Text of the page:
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Reporter's Notebook: Inventing language

MIT’s Barbara Liskov, winner of the Turing Award, describes how she helped lay the foundations for today’s programming languages.
Institute Professor and Associate Provost for Faculty Equity Barbara Liskov
Institute Professor and Associate Provost for Faculty Equity Barbara Liskov
Photo: Donna Coveney

In our “Reporter’s Notebook” series, we feature first-person accounts of News Office writers on life at the Institute.

Last Thursday, the day after the New York Yankees won their first World Series of the 21st century, MIT Institute Professor Barbara Liskov, the 2008 recipient of the Turing Award — frequently called the Nobel Prize for computer science — delivered the first lecture of the 2009 Dertouzos Lecture Series.

John Guttag, the Dugald C. Jackson Professor in the Department for Electrical Engineering and Computer Science, introduced Liskov, and he greeted the crowd of more than 150 people wearing a Yankees cap. The cap, he claimed, had a purpose other than pouring salt in the wounds of disappointed Boston Red Sox fans: His PowerPoint presentation was titled “Barbara Liskov: the Derek Jeter of Computer Science” — a reference to the Yankees’ star shortstop that drew hisses from the audience. Guttag’s presentation also featured photos of Liskov dressed in renaissance clothing and putting a tray of cookies in the oven — “moonlighting as a baker to put her son through Harvard,” Guttag said, “which was all the more poignant, since he could have gone to MIT for free.”

Guttag waxed serious long enough to describe Liskov as one of his own most valued mentors, and then Liskov took the podium. She opened with a joke of her own: In large part, her Turing Award honored work she had done in the 1970s, laying down principles for the organization of programming languages that today are almost universally followed. After the award was announced, she said, her husband spent a lot of time on the computer Googling the reaction, and at some point, “he came upon a quote from someone who said, ‘What did she get this award for? Everyone knows this, anyway.’”

After that, Liskov was all business. The thrust of her talk was that, in the 1970s, it was emphatically not the case that “everyone knew this,” and she described in great detail the intellectual environment in which she did her pioneering work. The talk was not for the uninitiated: she began by describing several papers from the early 1970s from which she had drawn inspiration — with titles like “Go To Statement Considered Harmful” and “Information Distribution Aspects of Design Methodology” — but first conceded to the audience that while “many of you have read them, I’m not sure all of you have.”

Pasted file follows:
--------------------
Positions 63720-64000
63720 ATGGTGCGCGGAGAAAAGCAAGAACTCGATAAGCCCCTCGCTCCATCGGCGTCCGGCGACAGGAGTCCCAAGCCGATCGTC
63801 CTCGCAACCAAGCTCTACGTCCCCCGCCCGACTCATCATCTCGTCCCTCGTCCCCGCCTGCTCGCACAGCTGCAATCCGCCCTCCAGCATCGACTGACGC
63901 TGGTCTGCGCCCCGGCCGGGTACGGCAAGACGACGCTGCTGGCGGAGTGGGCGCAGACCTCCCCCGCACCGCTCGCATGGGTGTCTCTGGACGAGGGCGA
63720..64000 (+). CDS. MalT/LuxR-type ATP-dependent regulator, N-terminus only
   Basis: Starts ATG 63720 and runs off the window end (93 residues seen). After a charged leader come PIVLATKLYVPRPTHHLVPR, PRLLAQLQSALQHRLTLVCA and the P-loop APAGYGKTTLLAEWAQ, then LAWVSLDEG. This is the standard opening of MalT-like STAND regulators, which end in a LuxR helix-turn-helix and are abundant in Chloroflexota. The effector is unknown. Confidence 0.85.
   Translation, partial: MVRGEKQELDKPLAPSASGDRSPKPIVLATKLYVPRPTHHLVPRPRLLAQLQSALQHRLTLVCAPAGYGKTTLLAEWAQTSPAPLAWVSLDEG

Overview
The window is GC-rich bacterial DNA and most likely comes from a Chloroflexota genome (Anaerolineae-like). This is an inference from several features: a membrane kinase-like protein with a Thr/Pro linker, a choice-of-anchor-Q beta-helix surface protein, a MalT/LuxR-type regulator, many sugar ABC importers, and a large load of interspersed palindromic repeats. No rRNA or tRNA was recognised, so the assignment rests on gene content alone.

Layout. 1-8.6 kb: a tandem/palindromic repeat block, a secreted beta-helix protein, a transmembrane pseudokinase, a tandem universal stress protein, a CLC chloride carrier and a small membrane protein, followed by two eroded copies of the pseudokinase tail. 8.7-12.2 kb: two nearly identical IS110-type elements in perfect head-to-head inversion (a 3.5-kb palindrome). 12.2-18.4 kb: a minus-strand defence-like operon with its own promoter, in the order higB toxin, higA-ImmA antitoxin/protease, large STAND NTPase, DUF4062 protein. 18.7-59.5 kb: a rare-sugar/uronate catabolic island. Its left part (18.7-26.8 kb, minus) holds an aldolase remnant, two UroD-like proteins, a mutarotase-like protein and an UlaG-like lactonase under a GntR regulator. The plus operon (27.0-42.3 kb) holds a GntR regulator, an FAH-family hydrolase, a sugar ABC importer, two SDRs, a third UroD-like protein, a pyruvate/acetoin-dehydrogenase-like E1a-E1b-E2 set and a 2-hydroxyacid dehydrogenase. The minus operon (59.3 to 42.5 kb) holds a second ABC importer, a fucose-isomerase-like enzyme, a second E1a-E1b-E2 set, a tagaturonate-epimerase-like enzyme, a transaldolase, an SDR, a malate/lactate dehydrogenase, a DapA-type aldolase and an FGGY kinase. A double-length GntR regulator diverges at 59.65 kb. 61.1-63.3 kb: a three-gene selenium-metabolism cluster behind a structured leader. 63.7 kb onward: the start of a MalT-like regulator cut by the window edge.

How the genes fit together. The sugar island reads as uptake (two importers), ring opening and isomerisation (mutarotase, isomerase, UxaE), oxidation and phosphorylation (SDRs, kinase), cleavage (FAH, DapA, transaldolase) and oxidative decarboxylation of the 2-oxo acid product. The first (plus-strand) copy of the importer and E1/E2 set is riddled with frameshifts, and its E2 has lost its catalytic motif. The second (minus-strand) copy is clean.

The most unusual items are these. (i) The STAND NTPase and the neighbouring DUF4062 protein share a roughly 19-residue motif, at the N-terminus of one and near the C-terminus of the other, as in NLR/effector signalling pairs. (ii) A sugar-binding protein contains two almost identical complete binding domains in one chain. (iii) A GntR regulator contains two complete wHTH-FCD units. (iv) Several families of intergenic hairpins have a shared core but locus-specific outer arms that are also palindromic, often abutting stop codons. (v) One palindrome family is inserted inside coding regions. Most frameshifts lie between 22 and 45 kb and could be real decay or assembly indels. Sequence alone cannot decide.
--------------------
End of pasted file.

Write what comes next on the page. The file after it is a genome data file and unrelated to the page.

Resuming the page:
Liskov explained that, in the fall of 1972, after reviewing the literature in the field, she came up with the idea for what today are called abstract data types. Traditionally, a computer program would be a long list of exhaustively detailed instructions, and anyone reading the code — including the original programmer — could easily get lost. Abstract data types are, effectively, repositories for the computational details of the program, which let the programmer concentrate on the big picture. A complicated program turns into some rather simple interactions between the abstract data types. And indeed, the programmer can later change the details of the data types’ instantiation — how they do their low-level computations — without changing the overall structure of the program.

Liskov explained how, after coming up with the idea of abstract data types, she and some collaborators created a programming language, CLU, which put some of her ideas into practice. The rest of her talk was largely a demonstration that CLU prefigured most of the ideas that are commonplace in today’s programming languages — ideas with names like polymorphism, type hierarchy, and exception handling.

During the question-and-answer session that followed the talk, Liskov was asked the secret of her success. Part of her answer — which must have chagrined some members of the audience — was that “I don’t work that many hours a day.” “I always went home at night, and didn’t work in the evening,” she said. “I always found that downtime to be really useful.” She also, however, emphasized the importance of pursuing research that’s interesting — rather than, say, the research that will generate the most publications. That way, she said, “at the end, if you fail, at least you did something interesting, rather than doing something boring and also failing.” After the laughter died down, she added, “Or doing something boring and then forgetting how to do something interesting.”

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